When you send money on Lightning to someone to which you're not directly connected with a channel, your payment must go through other people's channels in order to reach its final destination. To do so, you effectively move funds around in these channels, from one side of each channel to the other. Routing your payment across the network hence requires other people to

  • have liquidity ready in the right place for you to take advantage of,
  • from time to time, maybe rebalance or close their channels as the current repartition in the channel, which is a consequence of previous payments going through, isn't necessarily exploitable anymore for routing payments, given the network topology around the channel.

Rebalancing or closing channels has a cost (in terms of fees paid, either on-chain or to other Lightning nodes), while the simple action of making funds available in a channel also incurs an opportunity cost (the node operator cannot use those coins elsewhere while they're in the channel). For this reason, when a payment goes through a channel, it is sensible that the two nodes sharing the channel get some compensation. However, right now, in a given channel, only the peer that moves liquidity from their side of the channel to the other is compensated. Of course, nobody routes payment for free, and the peer that is on the other side will still move the liquidity on their side in the next channel on the route, and charge sats there. Hurray, everybody gets paid!

Yet, it could be useful for various reasons to be able to set fees both as the node sending liquidity to the other side of the channel (outbound fees, the ones currently in place) as well as as the node receiving liquidity from the other side (inbound fees, the ones discussed here). This would for example allow node operators to shape the incoming flow to their node by applying different inbound fees on different channels.

There are primarily two ways of doing that[2]:

  • adding a new dedicated inbound_fee field in the messages that node regularly exchange, where they announce their fees to the rest of the network,
  • having each node ask their peer to include their current inbound fee in the outbound_fee they announce to the network.


The reason for the heat last week is that Lightning Labs decided to go for the first version in LND, while there still seems to be some discussions in the broader specification process around which solution is best. Indeed, when one compares the two propisitions side by side, there are a number of areas where they differ sensibly:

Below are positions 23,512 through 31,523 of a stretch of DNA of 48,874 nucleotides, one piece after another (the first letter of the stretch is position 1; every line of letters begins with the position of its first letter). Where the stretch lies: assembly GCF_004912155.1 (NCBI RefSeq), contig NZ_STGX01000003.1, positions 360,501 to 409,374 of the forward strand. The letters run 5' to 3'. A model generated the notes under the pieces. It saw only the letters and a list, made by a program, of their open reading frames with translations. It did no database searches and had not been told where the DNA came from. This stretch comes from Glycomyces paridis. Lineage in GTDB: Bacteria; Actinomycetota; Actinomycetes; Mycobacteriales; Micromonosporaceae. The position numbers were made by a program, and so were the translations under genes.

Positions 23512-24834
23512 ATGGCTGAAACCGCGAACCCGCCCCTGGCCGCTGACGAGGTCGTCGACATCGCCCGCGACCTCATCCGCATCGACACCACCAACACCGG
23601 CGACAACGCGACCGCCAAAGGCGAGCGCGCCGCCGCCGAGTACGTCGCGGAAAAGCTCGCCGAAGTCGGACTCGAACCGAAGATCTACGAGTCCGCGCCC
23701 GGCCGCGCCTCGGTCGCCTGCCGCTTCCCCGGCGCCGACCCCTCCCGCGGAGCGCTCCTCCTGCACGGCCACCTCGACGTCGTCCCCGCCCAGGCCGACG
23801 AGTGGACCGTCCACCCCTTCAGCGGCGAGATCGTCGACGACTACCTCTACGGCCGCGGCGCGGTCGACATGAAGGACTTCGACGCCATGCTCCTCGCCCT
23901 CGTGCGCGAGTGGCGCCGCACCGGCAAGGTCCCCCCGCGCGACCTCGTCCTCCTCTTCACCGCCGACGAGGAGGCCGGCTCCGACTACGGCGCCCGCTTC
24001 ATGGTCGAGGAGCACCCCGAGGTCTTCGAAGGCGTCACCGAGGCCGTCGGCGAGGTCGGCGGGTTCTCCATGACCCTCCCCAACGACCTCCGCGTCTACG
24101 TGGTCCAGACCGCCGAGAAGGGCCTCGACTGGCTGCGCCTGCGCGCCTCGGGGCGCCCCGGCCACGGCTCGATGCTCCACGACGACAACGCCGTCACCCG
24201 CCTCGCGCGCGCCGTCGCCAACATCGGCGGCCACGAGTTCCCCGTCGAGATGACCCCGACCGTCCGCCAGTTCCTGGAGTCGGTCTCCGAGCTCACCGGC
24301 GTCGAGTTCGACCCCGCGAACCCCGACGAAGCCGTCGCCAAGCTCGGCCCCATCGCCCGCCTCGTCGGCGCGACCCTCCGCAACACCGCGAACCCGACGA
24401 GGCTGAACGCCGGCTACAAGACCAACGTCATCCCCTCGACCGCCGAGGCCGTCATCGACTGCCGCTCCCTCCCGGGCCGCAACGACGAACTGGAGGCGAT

Dedicated Field Peer-based
Uses a new field in channel_update messages to advertise the inbound fee that must be paid by the sender. As a node, ask my peer to incorparate the inbound fee I want into their advertized outbound fee, but then pass the sats to me instead of keeping them.
Kind of backward-compatible: the inbound fee must be negative (eg. an inbound discount), so that nodes that are not aware of this new feature can still route their payments through my node (they will just overpay in fees in comparison to up-to-date nodes that know there's a discount). The inbound discount can be compensated by setting higher outbound fees, so that the total fee is still positive. Backward-compatible, as it doesn't require anything new to the network level: it's only a matter of peers agreeing one to one on the fees share.
Each node can independently announce their inbound fees. Rely on peers to announce and enforce one's inbound fees (but 1. a node can still close channel if peer misbehave, 2. it isn't necessarily in the best interest of a peer to misbehave).
Would not really be possible to set positive inbound fees from the get go. Would be possible to set positive and (marginally) negative inbound fees from the get go.

It is important to note that, from what I read, LND will first ship a version where the inbound fee must be negative, thus making this update backward-compatible. Legacy nodes have an incentive to upgrade in order to understand the new inbound_fee field and be able to benefit from the discount offered. If this catches on, and inbound fees do provide some utility in terms of flow control, when a sufficient part of the network supports inbound fees, it might then be possible to do positive inbound fees as well.

From what I understand, this is mostly a first step to try the idea of inbound fees in the wild and gather feedbacks ; and LND going for one solutions doesn't really prevent other implementations to explore the other one (but I might be missing something here).

It is also worth noting that on top of discussions around which implementation of inbound fees to use, there is still some disagreement among the community on whether inbound fees altogether are beneficial to the network. Some routing node operators are quite vocal on why this feature would help them manage their liquidity more efficiently, while some developers (see Rusty's tweet or Thomas Huet's message on the mailing list) and researchers seem doubtful on whether inbound fees would be useful at all.

In any case, this is really a fascinating topic, which we'll probably revisit in the next issue of Latest Strikes, as things mature.

Additional Ressources:

Closing Bit

La nuit n'en finissait plus d'avancer
Le train s'y engouffra.
Soudain le monde ne fut plus que ténèbres
Et les ombres n'existaient plus.

  1. For the best experience, it is recommended to use a webln compatible wallet such as Alby. Else, it will be required to scan a QR code every time a payment is to be sent. ↩︎

  2. At least, there were two ways primarily discussed last week. ↩︎